Presentation on theme: "Sustainability and Ecotourism Case Study: Costa Rica."— Presentation transcript:
Sustainability and Ecotourism Case Study: Costa Rica
Something Different: Sustainable Tourism It’s difficult to think of a tourist destination not harming the environment in some way There are airports, hotels, roads, pollution from cars, and additional human waste that are just some of the negative effects of tourism
St Petersburg, Florida High rise condos on the beach designed for tourists Effects from this are so severe that they may be permanent
Alternative Tourism: Sustainable Tourism: provides travellers with experiences that have as little impact on the natural environment as possible. “tourism development that meets the needs of the present without compromising the needs of future generations of tourists” – World Commission on the Environment and Development
The aim of sustainable tourism is to provide a worthwhile experience while protecting nature and preserving the local culture
Large and Small It comes in large scale and small scale forms Large scale examples: rafting down the Ottawa River, fishing in Great Slave Lake, scuba diving in Australia etc Small scale examples: camping at a local river, hiking on the Niagara Escarpment or going bird watching in Florida
Both small and large must: To be sustainable there are 4 factors that must be met. It should protect the existing and future use of the environment It should respect the people and the culture of the local area It should allow for the long-term use of the area It should provide long term economic benefits to the people living in the tourist area
Types of Tourism (Remember the note we did on this?) These are on that list! Wilderness Tourism Adventure Tourism But we have one more to add to this….
Ecotourism Travelling to undisturbed areas and enjoying the scenery and its wild plants and animals Generates about $38 billion worldwide, a year, mostly in developing countries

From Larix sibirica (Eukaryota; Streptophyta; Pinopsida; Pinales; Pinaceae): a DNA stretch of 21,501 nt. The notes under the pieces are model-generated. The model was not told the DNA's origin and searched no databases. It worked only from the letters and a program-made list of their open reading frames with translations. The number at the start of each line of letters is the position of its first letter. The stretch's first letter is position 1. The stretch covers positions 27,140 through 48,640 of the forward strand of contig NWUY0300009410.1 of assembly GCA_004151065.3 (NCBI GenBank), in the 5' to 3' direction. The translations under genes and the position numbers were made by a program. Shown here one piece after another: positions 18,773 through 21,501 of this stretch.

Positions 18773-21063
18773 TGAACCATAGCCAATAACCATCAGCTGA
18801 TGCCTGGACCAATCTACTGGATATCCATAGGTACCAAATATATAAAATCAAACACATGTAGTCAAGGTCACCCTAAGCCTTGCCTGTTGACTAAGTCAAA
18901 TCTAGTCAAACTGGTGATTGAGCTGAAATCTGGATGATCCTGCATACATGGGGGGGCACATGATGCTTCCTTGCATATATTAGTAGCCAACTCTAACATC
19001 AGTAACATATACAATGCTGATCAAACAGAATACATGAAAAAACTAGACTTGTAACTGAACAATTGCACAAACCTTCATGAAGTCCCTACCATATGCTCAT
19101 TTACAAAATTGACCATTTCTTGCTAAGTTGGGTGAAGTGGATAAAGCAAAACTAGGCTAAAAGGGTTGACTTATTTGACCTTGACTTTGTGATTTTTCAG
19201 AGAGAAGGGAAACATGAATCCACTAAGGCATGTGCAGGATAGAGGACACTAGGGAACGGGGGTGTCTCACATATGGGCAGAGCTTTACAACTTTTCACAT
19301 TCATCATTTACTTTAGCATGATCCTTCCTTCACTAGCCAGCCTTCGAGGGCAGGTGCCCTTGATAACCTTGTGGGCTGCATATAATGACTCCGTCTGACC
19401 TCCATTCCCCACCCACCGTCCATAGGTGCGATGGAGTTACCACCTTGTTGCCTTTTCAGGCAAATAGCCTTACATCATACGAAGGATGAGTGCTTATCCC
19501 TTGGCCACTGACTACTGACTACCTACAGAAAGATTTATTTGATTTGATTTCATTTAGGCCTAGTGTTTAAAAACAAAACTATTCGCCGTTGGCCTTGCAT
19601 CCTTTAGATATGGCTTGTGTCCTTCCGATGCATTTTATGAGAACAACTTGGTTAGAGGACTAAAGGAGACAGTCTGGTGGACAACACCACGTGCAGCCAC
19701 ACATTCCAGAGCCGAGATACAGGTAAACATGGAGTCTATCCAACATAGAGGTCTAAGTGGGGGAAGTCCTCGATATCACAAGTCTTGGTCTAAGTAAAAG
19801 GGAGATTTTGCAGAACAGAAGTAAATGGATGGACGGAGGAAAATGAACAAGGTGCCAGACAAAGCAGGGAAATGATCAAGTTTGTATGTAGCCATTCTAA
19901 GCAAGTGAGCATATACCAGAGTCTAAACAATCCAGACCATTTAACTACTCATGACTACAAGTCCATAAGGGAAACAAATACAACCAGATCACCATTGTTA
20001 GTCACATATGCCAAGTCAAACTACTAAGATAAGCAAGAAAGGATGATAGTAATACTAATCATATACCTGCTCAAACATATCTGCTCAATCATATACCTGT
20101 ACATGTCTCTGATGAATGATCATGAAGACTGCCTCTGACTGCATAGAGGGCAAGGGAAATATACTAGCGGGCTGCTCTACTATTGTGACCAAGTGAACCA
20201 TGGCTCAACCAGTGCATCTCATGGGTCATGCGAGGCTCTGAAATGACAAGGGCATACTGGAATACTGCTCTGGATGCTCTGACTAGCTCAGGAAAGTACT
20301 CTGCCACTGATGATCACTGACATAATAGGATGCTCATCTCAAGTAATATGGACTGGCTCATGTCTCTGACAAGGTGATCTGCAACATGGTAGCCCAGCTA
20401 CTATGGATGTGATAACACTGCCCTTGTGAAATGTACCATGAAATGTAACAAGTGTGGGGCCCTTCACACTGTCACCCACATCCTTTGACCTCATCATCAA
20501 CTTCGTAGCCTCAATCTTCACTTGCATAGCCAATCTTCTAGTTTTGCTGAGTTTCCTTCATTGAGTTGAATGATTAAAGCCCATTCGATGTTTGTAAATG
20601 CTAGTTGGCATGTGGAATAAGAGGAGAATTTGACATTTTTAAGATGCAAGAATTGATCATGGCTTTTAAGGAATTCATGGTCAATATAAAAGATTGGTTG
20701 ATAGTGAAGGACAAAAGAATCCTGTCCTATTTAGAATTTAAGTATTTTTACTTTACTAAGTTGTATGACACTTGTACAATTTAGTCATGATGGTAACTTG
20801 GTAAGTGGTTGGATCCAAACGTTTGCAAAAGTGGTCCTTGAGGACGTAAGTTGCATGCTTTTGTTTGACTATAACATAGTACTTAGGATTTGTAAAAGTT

Case Study: Costa Rica Ecotourism and Costa Rica have become to mean almost the same thing
Costa Rica http://www.youtube.com/user/ITravel200 0?v=mEUDfBmtB1c http://www.youtube.com/user/ITravel200 0?v=mEUDfBmtB1c
Costa Rica, a natural destination Since the 1980s, Costa Rica's national tourist board, the Instituto Costarricense de Turismo(ICT), has been promoting eco- tourism. Because Costa Rica could not compete with the beautiful beaches of the Caribbean or Mexico, the ICT decided to concentrate on Costa Rica as a “natural destination”--a wise choice, as approximately 25% of Costa Rican forests are preserved in some way (approximately 12% in national parks and reserves).
Seasonal tourism Another consideration of the ICT is that tourism in Costa Rica is seasonal. The high season for tourism includes the months of December, January, February, and March. Because of higher rainfall, the months of lowest tourism levels tend to be May, June, September, and October.
Tourism on the Osa Peninsula On the Osa Peninsula, tourism is on a much smaller scale. As the infrastructure of electricity and better roads develops in the Osa, so will tourism. Whether the tourism will be "sustainable" (providing for future generations) remains to be seen.
Foreigners reap the monetary benefits of tourism The World Bank estimates that 55% of the gross tourism income in underdeveloped countries goes to the developed countries. The exact figure of tourism income leaving Costa Rica is unknown; however it is assumed that because of the large number of foreign businesses in country and purchases of imported goods, the benefits of tourism to Costa Ricans are diminished.
The ICT is now promoting projects in which Costa Ricans themselves gain the economic benefits of tourism. One way to work toward this idea is to promote small scale, eco-friendly and sustainable lodge designs for tourists.
Foreign tourists pay for services received With the recent increase in national park entrance fees for foreigners, tourists now contribute to the maintenance and preservation of reserves. This fee relieves the Costa Rican government’s responsibility to fund the parks.
Some of this money is used to improve interpretive programs at the parks and reserves. Often tourists are uninformed when taking nature hikes. Tourists who participate in educational programs, such as slide shows and natural history walks, provided by the parks and private reserves or lodges are more likely to donate additional money for reserve maintenance, environmental education, and training programs for local guides.
Tourism affects communities Another area of consideration within the issue of eco-tourism is the effects the presences of tourists have upon a local community. Often locals are concerned that their family values and way of life will be changed by the influence of tourists.
With women working outside their homes, employed by the hotel/restaurant industry, family life changes. Social problems (delinquency, drug use, and prostitution) and crime have increased in some areas.